Intersailclub has a huge number of sailing trips available so it’s a great option to find your cabin charter.
When you book a cabin charter make sure you add up the total costs. There will be the cabin charter fee, plus there may be extra costs for meals, marina fees, and fuel.
A berth in a standard double cabin on our Wine and Sail trip on the Amalfi Coast (one of the most expensive parts of Italy) cost €860, plus an extra €370 for breakfast, lunch, some dinners, and activities as our trip was part of a wine tasting flotilla. Wine and beer with our lunches was included but additional drinks (except water) were extra. Transport to the departure point is not included. Our trip was on a large luxurious yacht with extra activities, so many trips cost less.
Look out for deals on the Intersailclub website. For example a berth in a triple cabin on the Ibiza Sensations trip in September costs €552, plus €180 for breakfast, lunch, and fuel, and marina fees of around €25.
Our Experience with Intersailclub
We sailed on Milaplacidus, a comfortable and spacious yacht. There are four cabins for up to nine guests, all with ensuites, air conditioning, and are a little larger than the usual cupboard size on yachts. We had the largest deluxe cabin and it was wonderful with a very comfortable king sized bed and plenty of space. On our last sailing trip we spent the bare minimum time in our tiny cabin but on this trip I appreciated having a pleasant space to retreat to when I needed some quiet time.
The cockpit was large and comfortable, and there were additional mattresses for sunbathing at the front and rear of the boat, and even a hammock on deck, so everyone could find a space to themselves.
Our crew—Captain Pippo, his assistant Marco, and chef Silvana—were fantastic and worked really hard looking after us. We didn’t have to do anything but sit back and enjoy the scenery. Silvana cooked us delicious, mostly vegetarian lunches with lots of vegetables and fruit. There were always multiple dishes so if you didn’t like one there were more to choose from. Breakfasts were disappointing but typical of Italy where it’s not an important meal—fruit, cereal, and packaged cookies and croissants.
We are lucky that everyone on board was friendly and easy going, and we had no problems with the other five guests. If you’re an introvert like me the space on a yacht can feel limiting after a week, and by the end I was ready for some alone time.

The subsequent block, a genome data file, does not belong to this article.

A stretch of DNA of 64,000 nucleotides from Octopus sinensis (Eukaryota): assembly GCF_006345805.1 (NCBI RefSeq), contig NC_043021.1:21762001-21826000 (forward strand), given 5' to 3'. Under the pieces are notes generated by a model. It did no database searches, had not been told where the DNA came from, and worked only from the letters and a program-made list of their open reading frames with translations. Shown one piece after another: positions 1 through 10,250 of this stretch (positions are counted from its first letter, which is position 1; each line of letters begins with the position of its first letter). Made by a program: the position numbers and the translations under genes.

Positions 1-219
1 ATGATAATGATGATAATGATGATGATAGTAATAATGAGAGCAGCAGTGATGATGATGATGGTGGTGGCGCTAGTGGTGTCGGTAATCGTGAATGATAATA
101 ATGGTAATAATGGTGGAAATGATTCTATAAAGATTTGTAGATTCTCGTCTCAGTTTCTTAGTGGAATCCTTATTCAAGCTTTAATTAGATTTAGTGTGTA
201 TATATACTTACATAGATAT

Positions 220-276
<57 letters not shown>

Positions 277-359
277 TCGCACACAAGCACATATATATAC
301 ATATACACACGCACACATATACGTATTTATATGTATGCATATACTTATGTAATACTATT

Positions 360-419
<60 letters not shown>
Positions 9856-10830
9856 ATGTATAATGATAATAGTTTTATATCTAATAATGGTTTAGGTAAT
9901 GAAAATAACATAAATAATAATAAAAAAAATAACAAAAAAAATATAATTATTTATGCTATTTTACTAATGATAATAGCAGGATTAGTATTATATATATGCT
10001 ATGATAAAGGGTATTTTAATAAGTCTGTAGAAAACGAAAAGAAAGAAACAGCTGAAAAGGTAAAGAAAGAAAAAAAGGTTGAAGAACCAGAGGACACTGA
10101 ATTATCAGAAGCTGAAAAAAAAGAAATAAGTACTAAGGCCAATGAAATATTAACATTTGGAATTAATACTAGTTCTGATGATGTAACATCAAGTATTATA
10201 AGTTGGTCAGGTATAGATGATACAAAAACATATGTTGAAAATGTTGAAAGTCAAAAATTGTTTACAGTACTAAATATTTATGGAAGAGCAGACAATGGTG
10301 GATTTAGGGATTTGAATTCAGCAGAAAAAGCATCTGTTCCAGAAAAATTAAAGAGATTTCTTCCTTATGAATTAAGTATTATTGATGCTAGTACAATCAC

We had a set itinerary as our trip was part of the Wine & Sail flotilla but we found that we didn’t visit many of the places listed as stops during the day. Itinerary changes are to be expected on sailing trips, especially as we experienced bad weather a couple of times. If there is somewhere you particularly want to visit then make sure the captain knows—we nearly missed Positano, the most famous town on the coast, due to weather, but we ended up fitting it into our itinerary after one guest pushed for it.
Our biggest issue on the yacht was a lack of communication. Perhaps this is a cultural thing in relaxed Italy but I love to know information—the more the better. We didn’t have a safety briefing at the beginning of the trip, or morning briefings to let us know where we were heading each day. We often weren’t told of plan changes and on our last morning left much earlier than usual without any warning, leaving us no time to go into town as we’d expected. Keeping guests informed would be a simple way to improve an otherwise excellent experience.
Despite the small issues our sailing trip was a wonderful week of pure relaxation. Sailing on a yacht is the perfect way to explore the stunning scenery of the Amalfi Coast—we just sat back and enjoyed the landscapes passing by without having to worry about anything. If you can’t afford to charter a yacht then a cabin charter is ideal—we enjoyed the same dramatic views as the super yachts, but at a fraction of the price.
Note that Intersailclub offers many trips on different yachts so not all experiences will be the same as ours. Make sure you read the itinerary, yacht description, and trip reviews carefully and ask questions so you know exactly what to expect.
Thank you to Intersailclub who hosted us on the Wine & Sail trip and to our excellent crew who looked after us so well.